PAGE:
Unified ID 2.0 Faces Roadblocks In Europe As A Result Of GDPR

Unified ID 2.0 testing could hit a serious snag in Europe.

Unified ID 2.0 testing could hit a serious snag in Europe.

Although beta testing of UID2 in the US and Canada is already well underway, multiple sources tell AdExchanger that The Trade Desk is having trouble lining up an independent administrator to govern and police the use of UID2 in territories where GDPR is the law of the land.

This administrator would very likely be on the hook for any violations of GDPR, a hefty liability that’s scaring off potential administrators.

UID2 is an industry initiative originally spearheaded by The Trade Desk that aims to replace third-party cookies with hashed and encrypted email-based IDs.

But it’s unclear who will serve as the data controller and who will serve as the data processor in the management and use of UID2 identifiers. Until that gets settled, UID2 testing is grounded in Europe.

Google ran into a similar roadblock in March during the initial set of origin trials for its Federated Learning of Cohorts proposal in the Privacy Sandbox. FLoC testing has still not kicked off in the European market.

The Trade Desk disputed that UID2’s European roadblock is stalled and noted that it’s working to comply with GDPR. “Everything is progressing very much as planned,” a Trade Desk spokesperson said.

Partner problems

The struggle is real.

An ad tech company based in Europe told AdExchanger that it’s been unable to get onboarded for the UID2 test phase in the US because the company is based and does most of its business in the European Union.

This company was later approached by The Trade Desk to serve as an operator for the initiative in Europe. It declined the opportunity and hasn’t received an update from The Trade Desk on next steps for potential UID2 testing in Europe.

But there’s no doubt The Trade Desk is keen to figure out how to get testing going in the EU.

During a meeting of IAB Europe’s Post Third-Party Cookie Task Force earlier this year, a Trade Desk representative said finding a way to make the ID compatible with GDPR is a priority. If it’s unable to do so, The Trade Desk would consider the entire initiative a failure.

Europe is a material market, and any third-party cookie replacement needs to work there. Digital ad spending is set to hit $91.44 billion in Western Europe by 2025, according to Magna Global.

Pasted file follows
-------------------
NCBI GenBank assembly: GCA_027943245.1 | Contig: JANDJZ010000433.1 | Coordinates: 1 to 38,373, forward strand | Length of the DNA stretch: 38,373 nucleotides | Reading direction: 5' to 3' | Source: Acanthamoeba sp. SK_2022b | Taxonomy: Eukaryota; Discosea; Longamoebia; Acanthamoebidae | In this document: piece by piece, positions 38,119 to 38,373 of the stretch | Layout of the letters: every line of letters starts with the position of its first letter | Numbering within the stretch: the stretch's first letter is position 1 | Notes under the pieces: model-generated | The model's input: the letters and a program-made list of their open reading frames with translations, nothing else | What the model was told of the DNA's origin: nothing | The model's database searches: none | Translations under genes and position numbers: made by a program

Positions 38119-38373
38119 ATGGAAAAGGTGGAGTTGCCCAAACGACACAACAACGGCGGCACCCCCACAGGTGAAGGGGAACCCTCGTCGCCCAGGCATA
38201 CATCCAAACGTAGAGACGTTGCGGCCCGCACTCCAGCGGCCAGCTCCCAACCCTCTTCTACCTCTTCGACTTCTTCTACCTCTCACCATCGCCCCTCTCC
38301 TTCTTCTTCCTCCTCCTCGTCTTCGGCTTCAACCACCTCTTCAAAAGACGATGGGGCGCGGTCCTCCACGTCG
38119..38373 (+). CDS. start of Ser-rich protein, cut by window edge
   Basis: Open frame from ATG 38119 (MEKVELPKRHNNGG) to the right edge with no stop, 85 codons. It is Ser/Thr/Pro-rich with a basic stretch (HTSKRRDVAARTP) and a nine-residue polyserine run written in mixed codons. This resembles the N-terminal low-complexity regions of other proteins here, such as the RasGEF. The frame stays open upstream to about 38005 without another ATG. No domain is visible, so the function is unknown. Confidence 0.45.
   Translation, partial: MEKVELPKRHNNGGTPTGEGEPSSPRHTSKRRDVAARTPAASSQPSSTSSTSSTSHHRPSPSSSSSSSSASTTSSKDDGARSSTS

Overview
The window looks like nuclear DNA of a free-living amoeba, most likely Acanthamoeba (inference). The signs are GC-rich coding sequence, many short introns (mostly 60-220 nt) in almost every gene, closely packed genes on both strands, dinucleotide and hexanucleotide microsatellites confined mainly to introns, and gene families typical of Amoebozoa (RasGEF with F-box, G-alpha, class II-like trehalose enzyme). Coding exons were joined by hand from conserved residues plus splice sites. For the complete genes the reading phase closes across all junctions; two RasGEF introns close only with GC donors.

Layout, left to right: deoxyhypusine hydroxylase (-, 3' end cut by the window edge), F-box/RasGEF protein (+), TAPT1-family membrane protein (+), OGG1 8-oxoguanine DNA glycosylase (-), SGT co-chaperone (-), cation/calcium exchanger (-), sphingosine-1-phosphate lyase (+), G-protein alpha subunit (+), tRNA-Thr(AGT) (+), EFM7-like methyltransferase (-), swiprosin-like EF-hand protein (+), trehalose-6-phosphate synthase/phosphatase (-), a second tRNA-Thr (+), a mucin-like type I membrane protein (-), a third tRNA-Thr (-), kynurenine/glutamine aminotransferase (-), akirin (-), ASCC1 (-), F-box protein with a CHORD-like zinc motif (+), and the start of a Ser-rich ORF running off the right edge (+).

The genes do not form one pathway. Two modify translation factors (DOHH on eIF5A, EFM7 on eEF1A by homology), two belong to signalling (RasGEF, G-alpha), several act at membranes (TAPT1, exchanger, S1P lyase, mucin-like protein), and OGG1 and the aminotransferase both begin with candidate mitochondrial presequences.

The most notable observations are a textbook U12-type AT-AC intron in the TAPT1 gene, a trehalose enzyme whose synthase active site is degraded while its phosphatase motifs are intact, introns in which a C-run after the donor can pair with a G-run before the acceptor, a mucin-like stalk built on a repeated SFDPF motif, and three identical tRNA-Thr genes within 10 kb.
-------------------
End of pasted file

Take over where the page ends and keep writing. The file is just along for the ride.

Processors and controllers

But what exactly is the issue under GDPR?

Under GDPR, a data controller is defined as a person or entity that determines the purposes and the means of processing personal data.

Both data processors and data controllers are legally liable for any challenges related to processing activities that infringe the GDPR (although controllers bear the most responsibility).

It’s a big question as to who would want to take on that responsibility, especially considering an imminent draft ruling from Belgium’s data protection authority that will likely find IAB Europe’s Transparency and Concept Framework to be a violation under GDPR.

If consent strings are invalidated, for example, it’s unclear exactly how the permissions collected through OpenPass will be shared across publishers and ad tech partners. OpenPass is the single sign-on solution set to serve as the consumer-facing, consent-gathering mechanism for UID2.

Will you be my admin?

The UID2 design protocol calls for three main supporting functions: multiple independent operators, auditors and an administrator.

An operator’s job is to issue the UIDs themselves, host the underlying software and generally make sure the IDs are functioning properly. Prebid.org signed on as the first operator earlier this year.

But the administrator’s role is proving a lot harder to fill.

An administrator’s duties involve serving as a centralized database of sorts to manage access to the UID2 ecosystem of partners. One of its main responsibilities will be to distribute email encryption keys to the operators and decryption keys to participating demand-side platforms. The admin will also handle sending user opt-outs to the Unified ID 2.0 operators and DSPs.

As one executive at a European ad tech company who asked to remain anonymous put it, “There’s a heck of a lot of potential liability there – and who wants that?”

The IAB Tech Lab did signal support for UID2 earlier this year, but it’s not yet officially volunteered itself to serve as administrator.

Bill Michels, The Trade Desk’s general manager of product, told Digiday over the summer that The Trade Desk remains the initiative’s sole administrator, although it’s looking into other entities that could take on the task.

Although The Trade Desk officially committed the full open source code base for UID2 to the Partnership for Responsible Addressable Media in May, the company is still deeply involved in facilitating the testing process and striking partnerships to support the initiative.

The Trade Desk has publicly stated at events and on several webinars that it’s working with EU bodies to find ways for UID2 to be GDPR compliant.

A Trade Desk spokesperson told AdExchanger that The Trade Desk is working with partners and organizations around the world on the regional rollout of UID2, including the recent beta launch in Canada.

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